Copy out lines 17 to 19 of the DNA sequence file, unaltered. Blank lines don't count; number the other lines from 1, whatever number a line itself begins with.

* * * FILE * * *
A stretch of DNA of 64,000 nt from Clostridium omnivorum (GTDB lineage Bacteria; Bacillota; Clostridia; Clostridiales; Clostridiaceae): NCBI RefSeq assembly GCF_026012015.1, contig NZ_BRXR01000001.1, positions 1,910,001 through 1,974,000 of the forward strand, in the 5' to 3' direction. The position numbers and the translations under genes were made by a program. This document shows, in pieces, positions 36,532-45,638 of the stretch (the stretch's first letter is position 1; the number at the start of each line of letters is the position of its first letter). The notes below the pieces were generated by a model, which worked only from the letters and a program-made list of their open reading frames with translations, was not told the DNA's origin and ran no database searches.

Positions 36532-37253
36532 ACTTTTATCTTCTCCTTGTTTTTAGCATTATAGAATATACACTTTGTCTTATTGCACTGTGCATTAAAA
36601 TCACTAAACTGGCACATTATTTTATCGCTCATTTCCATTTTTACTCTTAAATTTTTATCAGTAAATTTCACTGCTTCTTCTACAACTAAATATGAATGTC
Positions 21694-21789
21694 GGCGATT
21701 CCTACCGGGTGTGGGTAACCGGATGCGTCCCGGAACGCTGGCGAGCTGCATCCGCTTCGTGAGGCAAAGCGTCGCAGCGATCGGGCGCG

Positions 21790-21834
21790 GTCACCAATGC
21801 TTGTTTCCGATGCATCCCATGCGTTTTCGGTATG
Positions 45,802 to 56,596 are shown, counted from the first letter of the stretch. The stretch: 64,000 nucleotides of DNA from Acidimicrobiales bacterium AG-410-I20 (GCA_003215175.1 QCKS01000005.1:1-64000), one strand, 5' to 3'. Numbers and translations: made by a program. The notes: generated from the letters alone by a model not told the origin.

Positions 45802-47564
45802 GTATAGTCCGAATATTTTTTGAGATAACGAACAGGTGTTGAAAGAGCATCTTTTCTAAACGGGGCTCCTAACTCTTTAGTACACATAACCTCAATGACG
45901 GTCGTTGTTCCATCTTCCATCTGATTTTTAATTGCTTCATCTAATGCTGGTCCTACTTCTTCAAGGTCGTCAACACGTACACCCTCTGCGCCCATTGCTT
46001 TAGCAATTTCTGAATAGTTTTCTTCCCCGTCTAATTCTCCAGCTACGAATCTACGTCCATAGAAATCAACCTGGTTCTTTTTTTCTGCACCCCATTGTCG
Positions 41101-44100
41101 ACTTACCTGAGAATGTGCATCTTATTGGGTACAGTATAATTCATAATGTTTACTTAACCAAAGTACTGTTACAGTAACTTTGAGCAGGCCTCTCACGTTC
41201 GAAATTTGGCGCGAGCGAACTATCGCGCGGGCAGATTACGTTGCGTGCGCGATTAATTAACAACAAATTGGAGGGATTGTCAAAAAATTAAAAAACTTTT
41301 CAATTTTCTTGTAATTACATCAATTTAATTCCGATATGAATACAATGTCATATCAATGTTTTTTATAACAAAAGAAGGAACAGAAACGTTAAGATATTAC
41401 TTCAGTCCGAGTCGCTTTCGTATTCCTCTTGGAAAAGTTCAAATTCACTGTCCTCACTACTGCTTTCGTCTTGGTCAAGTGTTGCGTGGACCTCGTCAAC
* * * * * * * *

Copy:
41101 ACTTACCTGAGAATGTGCATCTTATTGGGTACAGTATAATTCATAATGTTTACTTAACCAAAGTACTGTTACAGTAACTTTGAGCAGGCCTCTCACGTTC
41201 GAAATTTGGCGCGAGCGAACTATCGCGCGGGCAGATTACGTTGCGTGCGCGATTAATTAACAACAAATTGGAGGGATTGTCAAAAAATTAAAAAACTTTT
41301 CAATTTTCTTGTAATTACATCAATTTAATTCCGATATGAATACAATGTCATATCAATGTTTTTTATAACAAAAGAAGGAACAGAAACGTTAAGATATTAC